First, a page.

30 million textile pieces wasted each year: “The time is right for innovative solutions,” says TSA CEO.
The Textile Services Association (TSA) is calling for the hospitality, catering and healthcare industries to work with them in order to improve the recycling of textiles. Every year over 30 million textile items, including sheets, duvet covers, pillow cases and towels, are thrown away. This equates to over 2000 tonnes. The majority of these will end up in landfill or incinerated. Meanwhile the cloth that actually does get reused often only gets one additional use cycle, as rags in sites such as garages, before also being disposed of.
Textile waste from the hospitality industry is ideal for recycling, as it is predominantly made of natural fibres, and white. The TSA has set up a project to research potential recycling solutions for the industry. It has teamed up with Swedish company Södra, which has pioneered a method that takes textile and re-engineers it into a pulp that can be used to spin cotton fibre yarns. A test shipment was recently sent to them to determine how suitable it will be for use in the UK.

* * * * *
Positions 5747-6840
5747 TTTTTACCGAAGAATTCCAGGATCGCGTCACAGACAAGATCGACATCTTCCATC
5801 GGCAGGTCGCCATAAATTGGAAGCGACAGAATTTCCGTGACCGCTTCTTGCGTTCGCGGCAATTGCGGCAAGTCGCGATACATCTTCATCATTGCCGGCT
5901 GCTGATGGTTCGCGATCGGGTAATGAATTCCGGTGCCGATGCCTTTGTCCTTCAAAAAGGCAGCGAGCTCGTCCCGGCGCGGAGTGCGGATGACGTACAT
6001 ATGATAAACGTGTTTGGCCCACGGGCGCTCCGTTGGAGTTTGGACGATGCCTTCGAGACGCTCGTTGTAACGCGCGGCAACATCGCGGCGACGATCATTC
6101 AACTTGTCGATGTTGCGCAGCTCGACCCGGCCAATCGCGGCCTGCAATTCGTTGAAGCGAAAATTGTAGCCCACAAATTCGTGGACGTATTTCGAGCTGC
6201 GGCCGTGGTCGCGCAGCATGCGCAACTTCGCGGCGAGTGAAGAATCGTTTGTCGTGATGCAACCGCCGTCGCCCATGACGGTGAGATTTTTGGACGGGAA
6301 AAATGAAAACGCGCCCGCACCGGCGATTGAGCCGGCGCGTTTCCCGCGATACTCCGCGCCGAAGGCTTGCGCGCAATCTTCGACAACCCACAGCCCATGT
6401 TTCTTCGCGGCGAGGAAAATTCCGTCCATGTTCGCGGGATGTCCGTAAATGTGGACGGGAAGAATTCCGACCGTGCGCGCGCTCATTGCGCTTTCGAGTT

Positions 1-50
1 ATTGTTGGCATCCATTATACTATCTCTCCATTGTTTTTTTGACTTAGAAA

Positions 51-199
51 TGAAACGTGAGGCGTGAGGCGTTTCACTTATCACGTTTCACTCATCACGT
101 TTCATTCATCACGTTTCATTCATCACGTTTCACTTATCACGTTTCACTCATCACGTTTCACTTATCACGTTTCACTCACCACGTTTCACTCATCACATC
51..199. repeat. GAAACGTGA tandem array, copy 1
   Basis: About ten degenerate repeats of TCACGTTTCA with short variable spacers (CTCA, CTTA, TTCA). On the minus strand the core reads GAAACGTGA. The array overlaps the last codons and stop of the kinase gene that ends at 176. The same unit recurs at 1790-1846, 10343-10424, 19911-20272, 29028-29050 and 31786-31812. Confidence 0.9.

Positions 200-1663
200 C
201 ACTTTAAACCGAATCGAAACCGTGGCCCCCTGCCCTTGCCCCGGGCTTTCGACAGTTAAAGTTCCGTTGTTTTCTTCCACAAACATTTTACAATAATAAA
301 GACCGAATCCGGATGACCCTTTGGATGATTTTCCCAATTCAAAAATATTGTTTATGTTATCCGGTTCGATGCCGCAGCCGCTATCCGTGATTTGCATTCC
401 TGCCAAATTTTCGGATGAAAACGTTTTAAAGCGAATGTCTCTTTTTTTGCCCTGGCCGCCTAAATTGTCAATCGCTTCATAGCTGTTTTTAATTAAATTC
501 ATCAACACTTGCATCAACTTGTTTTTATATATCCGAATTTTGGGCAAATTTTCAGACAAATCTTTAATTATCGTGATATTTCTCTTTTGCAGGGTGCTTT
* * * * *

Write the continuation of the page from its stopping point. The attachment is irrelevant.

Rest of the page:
Members of the TSA are well positioned to facilitate the recycling of textiles. Over 90% of hotels in the UK are serviced by TSA members, which will enable them to easily handle the logistics of the proposed recycling scheme. “We want to be part of the solution,” says David Stevens, CEO of the TSA. “So far our members have been very enthusiastic about the potential for them to help industries reducing waste and improving sustainability.”
The TSA is also in talks with UK Hospitality about the possibility of including staff uniforms in the scheme, which account for an additional four million items annually. Recycling uniforms is more complex as they often use a mix of different materials and accessories that require separation first. Going forward, designing uniforms for recycling is one of the solutions being discussed.
“We are delighted to be working with the TSA on their recycling project and it compliments perfectly our current campaign of Net Zero Carbon by 2030,” says Kate Nicholls OBE, Chief Executive of UK Hospitality.
Stevens adds, “It’s a win-win for the environment as landfill use and incineration is reduced alongside less need for new cotton. It’s estimated that 20,000 litres of water are required for every kilo of cotton grown, not forgetting the risks of fertiliser run-off. Anything that reduces the impact this crop has must be good.”
With more companies and business sectors looking for innovative ways to reduce their environmental impact David Stevens feels the time is right to consider bold and innovative solutions to the larger issues they face. “We welcome all the feedback we’re getting and call on more stakeholders to come forward to discuss the individual needs of their businesses in order to make this scheme a success,” he says.
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